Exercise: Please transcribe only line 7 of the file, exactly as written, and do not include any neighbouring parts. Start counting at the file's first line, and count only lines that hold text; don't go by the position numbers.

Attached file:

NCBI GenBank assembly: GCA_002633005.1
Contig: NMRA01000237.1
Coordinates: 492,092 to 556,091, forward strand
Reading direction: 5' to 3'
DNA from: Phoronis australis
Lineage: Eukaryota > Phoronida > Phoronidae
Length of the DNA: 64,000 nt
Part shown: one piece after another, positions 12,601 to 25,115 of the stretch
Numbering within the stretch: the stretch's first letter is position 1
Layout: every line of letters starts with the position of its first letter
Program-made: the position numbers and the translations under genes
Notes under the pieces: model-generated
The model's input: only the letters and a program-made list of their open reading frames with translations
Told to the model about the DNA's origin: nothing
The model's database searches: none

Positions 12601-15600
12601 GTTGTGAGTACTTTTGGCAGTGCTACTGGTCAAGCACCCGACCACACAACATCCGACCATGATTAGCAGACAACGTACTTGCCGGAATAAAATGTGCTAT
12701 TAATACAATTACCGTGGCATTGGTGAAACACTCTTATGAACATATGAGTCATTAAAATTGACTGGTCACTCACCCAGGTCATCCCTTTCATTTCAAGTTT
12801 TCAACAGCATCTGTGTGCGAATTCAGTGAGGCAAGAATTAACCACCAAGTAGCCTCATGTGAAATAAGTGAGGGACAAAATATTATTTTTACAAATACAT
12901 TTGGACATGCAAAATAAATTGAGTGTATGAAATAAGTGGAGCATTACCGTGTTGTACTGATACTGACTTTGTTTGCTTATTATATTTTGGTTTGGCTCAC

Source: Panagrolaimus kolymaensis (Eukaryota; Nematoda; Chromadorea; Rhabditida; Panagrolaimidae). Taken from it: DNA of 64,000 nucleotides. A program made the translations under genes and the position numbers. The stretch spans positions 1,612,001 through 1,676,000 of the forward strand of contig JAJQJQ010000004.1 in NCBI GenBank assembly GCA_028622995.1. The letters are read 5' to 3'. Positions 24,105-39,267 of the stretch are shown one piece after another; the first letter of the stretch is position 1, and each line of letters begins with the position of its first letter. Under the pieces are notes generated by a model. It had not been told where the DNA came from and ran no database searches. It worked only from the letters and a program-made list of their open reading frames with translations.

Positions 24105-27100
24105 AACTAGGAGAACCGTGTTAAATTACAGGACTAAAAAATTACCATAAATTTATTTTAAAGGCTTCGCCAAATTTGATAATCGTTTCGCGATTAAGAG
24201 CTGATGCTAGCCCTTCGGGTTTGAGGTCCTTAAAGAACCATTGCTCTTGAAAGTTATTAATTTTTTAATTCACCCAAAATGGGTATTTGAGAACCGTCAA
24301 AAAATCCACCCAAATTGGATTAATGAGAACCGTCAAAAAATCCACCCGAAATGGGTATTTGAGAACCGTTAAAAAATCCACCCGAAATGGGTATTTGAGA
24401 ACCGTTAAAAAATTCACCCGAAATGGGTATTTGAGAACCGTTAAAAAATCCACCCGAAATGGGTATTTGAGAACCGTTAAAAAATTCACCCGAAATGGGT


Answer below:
Length of the DNA: 64,000 nt